Bulawayo names best, worst primary schools

The Chronicle

Thandeka Moyo-Ndlovu, Senior Health Reporter

THE Bulawayo City Council (BCC) has named its best and worst performing primary schools in last year’s Zimbabwe School Examinations Council (Zimsec) Grade Seven examinations.

From these, Mawaba Primary School in Lobengula West suburb had the highest number of leaners passing six subjects.

Also top among the 29 primary schools was J Mthimkhulu in Magwegwe West and Nketa Primary schools whose pass rate also improved compared to 2020.

In a report tabled in recent council minutes, Director of Housing and Community Services, Mr Dictor Khumalo, said 4 807 learners sat for the 2021 Grade 7 final examinations (Zimsec) and 2 688 learners passed the six subjects with five or better.

In 2021 the pass rate was 55,92 percent.

These results were the first Junior Examination in Primary Schools, based on the Competence Based Curriculum, which has additional learning areas that include agriculture, information technology social sciences as well as physical education being examined for the first time.

Mr Khumalo said in terms of analysis, three schools performed above 70 percent, nine performed between 60- 69 percent while nine other schools performed between 40 – 49 percent.

“The top three (3) council schools in the 2021 Grade 7 examinations were   Mawaba 79,50 percent up from 55,68 percent the previous year followed by Mthimkhulu at 76,2 percent from 71,19 percent   and then Nketa whose pass rate stands at 72,50 up from 55,77 percent in 2020,” he said.

“Malindela, which was at first position in 2020 fell by 18,36 percent and dropped to position seven in 2021. Ntshamathe, which was at second position also fell heavily in 2021 from 75,97 percent to 60,68 percent while J.W. Mthimkhulu, which was in third place in 2020 rose to position two gaining a 5,33 percent increase in pass rate,” said Mr Khumalo.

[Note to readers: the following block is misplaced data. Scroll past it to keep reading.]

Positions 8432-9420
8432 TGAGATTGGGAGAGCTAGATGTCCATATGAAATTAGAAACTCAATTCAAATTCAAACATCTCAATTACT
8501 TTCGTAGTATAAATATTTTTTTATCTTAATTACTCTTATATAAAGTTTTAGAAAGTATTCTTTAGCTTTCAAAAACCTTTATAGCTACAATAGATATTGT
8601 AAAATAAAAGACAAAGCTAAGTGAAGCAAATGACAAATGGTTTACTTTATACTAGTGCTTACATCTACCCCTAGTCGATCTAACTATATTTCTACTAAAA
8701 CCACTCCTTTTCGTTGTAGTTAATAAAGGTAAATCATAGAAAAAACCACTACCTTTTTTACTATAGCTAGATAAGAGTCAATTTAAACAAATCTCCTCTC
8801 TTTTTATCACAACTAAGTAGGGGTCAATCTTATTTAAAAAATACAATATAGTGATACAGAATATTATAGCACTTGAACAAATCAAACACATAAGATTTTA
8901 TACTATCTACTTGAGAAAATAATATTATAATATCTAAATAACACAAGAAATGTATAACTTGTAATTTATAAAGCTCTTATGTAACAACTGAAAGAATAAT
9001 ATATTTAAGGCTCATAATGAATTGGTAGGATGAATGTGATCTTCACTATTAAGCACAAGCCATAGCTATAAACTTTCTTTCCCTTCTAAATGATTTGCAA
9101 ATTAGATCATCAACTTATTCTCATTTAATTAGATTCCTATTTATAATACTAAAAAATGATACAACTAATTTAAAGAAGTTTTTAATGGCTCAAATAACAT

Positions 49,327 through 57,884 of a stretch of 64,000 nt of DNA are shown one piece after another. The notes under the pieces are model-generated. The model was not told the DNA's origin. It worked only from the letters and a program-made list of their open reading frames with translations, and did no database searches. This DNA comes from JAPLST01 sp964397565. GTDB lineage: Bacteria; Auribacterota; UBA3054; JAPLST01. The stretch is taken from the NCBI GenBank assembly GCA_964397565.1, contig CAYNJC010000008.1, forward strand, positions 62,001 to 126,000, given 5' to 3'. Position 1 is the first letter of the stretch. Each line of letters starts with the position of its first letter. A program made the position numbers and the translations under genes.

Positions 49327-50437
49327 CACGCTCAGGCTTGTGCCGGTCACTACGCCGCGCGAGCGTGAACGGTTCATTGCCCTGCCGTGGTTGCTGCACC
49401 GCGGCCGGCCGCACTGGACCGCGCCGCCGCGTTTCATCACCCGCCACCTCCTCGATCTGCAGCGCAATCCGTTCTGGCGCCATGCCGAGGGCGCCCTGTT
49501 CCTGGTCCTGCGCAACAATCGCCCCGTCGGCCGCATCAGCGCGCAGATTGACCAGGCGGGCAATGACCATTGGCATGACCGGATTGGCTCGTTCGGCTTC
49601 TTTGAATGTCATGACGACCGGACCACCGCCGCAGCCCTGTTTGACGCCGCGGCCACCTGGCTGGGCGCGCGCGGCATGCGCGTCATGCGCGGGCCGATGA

“Aisleby maintained the bottom place and had zero percent pass rate similar to 2020 and at second position from the bottom was St. Peters that lost 11 percent from 13.56 percent to 2.56 percent.

“Ingubo, at position three from the bottom continued to disappoint, losing 3,26 percent from 38.74 percent to 35.48 percent.”

The report also shows that Josiah Chinamano in Emakhandeni suburb was the most improved school gaining 26,04 percent from 32,52 percent to 58,56 percent.

“Senzangakhona (in Engahwini) had three learners that scored six units each and overall, 22 schools out of 30 schools had a pass rate above 50 percent and eight compared to 10 in 2020 performed below 50 percent,” said Mr Khumalo.

“Covid-19 restrictions, which included the long period of schools’ closure from 1st term to 2nd/3rd term 2021 reduced teacher-learner contact time in 2021.

“The reduced contact time meant that there was no adequate coverage of syllabi content and yet the examination questions were derived from the entire syllabi,” he said.

Mr Khumalo said inadequate contact time resulted in insufficient preparation for the examinations.

He said the class of 2021 was affected by the Covid-19 challenge for two consecutive years 2020 and 2021.

“Effective preparations that will include alternative learning strategies fully supported with the necessary infrastructure and equipment (e.g. e-learning platforms), leadership training, strengthening supervision and adequate textbooks of the Competence Based Curriculum is needed so that no learner will be left behind,” Mr Khumalo added.


Article Source: The Chronicle

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